The Counseling Center provides expertise and leadership to address the specific needs of subgroups identified by needs assessment activities and other research as being "at risk." First time violators of the University's alcohol and marijuana policy attend an educational program and must demonstrate a specified level of awareness following completion.

Graham Health Center has rapid urine drug testing available as well.

View more information on Oakland University’s Substance Abuse Prevention Program

Financial Aid Implications
A federal or state drug conviction (but not a local or municipal conviction) can disqualify a student for federal student aid funds.

Convictions only count against a student for aid eligibility purposes if they were for an offense that occurred during a period of enrollment for which the student was receiving federal student aid—they do not count if the offense was not during such a period, unless the student was denied federal benefits for drug trafficking by a federal or state judge. Also, a conviction that was reversed, set aside, or removed from the student’s record does not count, nor does one received when the student was a juvenile, unless the student was tried as an adult.

The chart below illustrates the period of ineligibility for federal student aid funds, depending on whether the conviction was for sale or possession and whether the student had previous offenses. A conviction for sale of drugs includes convictions for conspiring to sell drugs.

Possession of illegal drugsSale of illegal drugs
First offense1 year from date of conviction2 years from date of conviction
Second offense2 years from date of convictionIndefinite period
3+ offensesIndefinite period

If the student was convicted of both possessing and selling illegal drugs, and the periods of ineligibility are different, the student will be ineligible for the longer period.

University Sanctions
OU will impose sanctions for violations of this statement consistent with local, state, and federal law and with applicable collective bargaining agreements, employee handbooks, student handbooks, and University ordinances. Violations by faculty, staff, or students will result in disciplinary action up to and including termination of employment, expulsion, and referral for prosecution. Examples of violations include but are not limited to the unauthorized use of alcohol on campus or in the workplace; being under the influence of alcohol at the workplace; use or being under the influence of illegal substances on campus or in the workplace; use or abuse of legal drugs in the workplace to the extent that performance or fitness for duty is adversely affected. The discipline imposed will depend upon the seriousness of the offense.  In addition to, or in lieu of, discipline, violators may be required to complete an appropriate rehabilitation program.  In certain scenarios, parents of a student under the age of 21 will be notified of a drug or alcohol violation as per Oakland University’s Student Code of Conduct. This is allowable under FERPA. View more information on FERPA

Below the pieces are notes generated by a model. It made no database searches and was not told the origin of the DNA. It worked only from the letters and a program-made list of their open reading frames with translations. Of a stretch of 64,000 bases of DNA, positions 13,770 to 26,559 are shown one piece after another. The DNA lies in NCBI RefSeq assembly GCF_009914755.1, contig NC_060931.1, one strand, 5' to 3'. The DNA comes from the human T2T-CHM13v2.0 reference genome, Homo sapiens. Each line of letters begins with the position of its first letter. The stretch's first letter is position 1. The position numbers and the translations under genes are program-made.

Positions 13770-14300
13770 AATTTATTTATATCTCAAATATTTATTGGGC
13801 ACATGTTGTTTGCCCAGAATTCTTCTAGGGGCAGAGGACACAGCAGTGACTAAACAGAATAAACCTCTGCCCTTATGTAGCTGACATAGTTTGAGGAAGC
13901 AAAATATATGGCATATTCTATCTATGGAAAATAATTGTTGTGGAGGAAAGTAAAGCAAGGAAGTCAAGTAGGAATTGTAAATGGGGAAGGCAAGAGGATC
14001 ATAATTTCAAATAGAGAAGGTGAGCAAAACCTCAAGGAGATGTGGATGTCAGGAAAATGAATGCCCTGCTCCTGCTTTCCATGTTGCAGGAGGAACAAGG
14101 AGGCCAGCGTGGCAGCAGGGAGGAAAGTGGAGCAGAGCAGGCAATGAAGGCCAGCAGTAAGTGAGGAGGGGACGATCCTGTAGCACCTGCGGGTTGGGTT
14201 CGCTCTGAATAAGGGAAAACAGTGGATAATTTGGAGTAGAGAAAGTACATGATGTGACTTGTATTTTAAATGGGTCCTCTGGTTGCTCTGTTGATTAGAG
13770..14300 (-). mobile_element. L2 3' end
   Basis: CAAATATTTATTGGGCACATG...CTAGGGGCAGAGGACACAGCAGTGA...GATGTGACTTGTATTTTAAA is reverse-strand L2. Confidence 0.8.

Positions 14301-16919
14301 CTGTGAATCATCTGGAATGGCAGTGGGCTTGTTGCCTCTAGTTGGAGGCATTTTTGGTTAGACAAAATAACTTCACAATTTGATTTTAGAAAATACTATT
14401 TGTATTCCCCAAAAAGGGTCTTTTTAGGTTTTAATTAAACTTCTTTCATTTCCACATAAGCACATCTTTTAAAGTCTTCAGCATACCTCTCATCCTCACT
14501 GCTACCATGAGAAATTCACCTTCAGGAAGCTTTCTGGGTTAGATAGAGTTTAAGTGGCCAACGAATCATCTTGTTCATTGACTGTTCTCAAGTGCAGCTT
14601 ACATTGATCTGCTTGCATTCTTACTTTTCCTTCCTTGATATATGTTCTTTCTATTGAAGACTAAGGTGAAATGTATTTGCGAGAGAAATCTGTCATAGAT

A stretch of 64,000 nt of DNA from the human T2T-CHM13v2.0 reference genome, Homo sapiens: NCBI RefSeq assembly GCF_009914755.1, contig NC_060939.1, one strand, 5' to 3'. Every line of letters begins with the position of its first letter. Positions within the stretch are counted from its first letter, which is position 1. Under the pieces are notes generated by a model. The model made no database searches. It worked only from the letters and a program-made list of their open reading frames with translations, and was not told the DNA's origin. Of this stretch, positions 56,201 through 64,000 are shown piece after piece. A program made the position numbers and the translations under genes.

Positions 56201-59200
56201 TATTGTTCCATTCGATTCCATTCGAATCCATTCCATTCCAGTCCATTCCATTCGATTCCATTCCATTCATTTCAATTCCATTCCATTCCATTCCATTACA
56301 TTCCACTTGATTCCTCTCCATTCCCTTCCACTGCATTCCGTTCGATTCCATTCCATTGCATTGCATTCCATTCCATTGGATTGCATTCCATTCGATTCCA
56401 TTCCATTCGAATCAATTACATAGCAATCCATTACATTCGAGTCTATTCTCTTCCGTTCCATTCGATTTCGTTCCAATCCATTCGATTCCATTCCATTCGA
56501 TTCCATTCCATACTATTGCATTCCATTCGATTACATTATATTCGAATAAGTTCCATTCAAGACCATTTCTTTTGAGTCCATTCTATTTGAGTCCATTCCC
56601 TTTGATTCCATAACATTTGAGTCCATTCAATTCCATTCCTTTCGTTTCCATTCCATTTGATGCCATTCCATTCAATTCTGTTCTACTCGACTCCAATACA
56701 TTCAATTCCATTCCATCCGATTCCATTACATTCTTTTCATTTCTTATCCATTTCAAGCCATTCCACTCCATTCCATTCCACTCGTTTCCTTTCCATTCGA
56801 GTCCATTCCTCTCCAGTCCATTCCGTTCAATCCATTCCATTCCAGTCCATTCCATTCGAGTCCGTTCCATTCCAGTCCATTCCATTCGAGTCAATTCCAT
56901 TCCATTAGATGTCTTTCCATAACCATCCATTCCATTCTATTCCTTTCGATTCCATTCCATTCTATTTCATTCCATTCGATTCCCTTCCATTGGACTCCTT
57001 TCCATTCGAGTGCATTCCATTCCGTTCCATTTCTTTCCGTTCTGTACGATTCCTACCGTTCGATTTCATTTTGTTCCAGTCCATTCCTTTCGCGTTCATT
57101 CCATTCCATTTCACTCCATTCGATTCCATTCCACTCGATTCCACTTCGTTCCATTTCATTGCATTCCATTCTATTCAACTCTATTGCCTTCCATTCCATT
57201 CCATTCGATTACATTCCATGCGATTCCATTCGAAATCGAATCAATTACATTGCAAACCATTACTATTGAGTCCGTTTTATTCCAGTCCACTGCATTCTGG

Since marijuana is illegal under federal law, the use of it in any form (including medicinal marijuana) on Oakland University’s campus is strictly prohibited, despite state law. Oakland University is required to comply with the Drug-Free Schools and Communities Act of 1989 because the university receives federal funding. Therefore, Oakland University must comply with all federal laws and drug laws. The use or distribution of marijuana in any form on campus by any student, faculty, or staff member is expressly prohibited and will result in disciplinary action.

As a recipient of federal financial aid and grant funding, Oakland University is required to adhere to regulations outlined in the Controlled Substances Act, the Drug Free Schools and Campuses Act and the federal Drug Free Workplace Act. All of these prohibit the possession, use and distribution of marijuana in all forms. Enforcement of federal law applies to violations for any reason, including use for medicinal purposes.

Additional information is available at:

Student Code of Conduct
Academic Human Resources
University Human Resources
Legal Sanctions
There are legal sanctions under OU Ordinances, and under state and federal law, for the unlawful possession, use, or distribution of illicit drugs and alcohol. Any violation of an OU Ordinance is a misdemeanor punishable by a fine of not more than $100 or by imprisonment for not more than 90 days or both. Violations under state and federal law may result in punishment for a misdemeanor or felony, depending on the nature of the crime, including fines, imprisonment, and loss of certain licenses and forfeiture of real and/or personal property. Descriptions of the state and federal sanctions for illegal possession and distribution can be found at the links below.  Sanctions may change from time to time.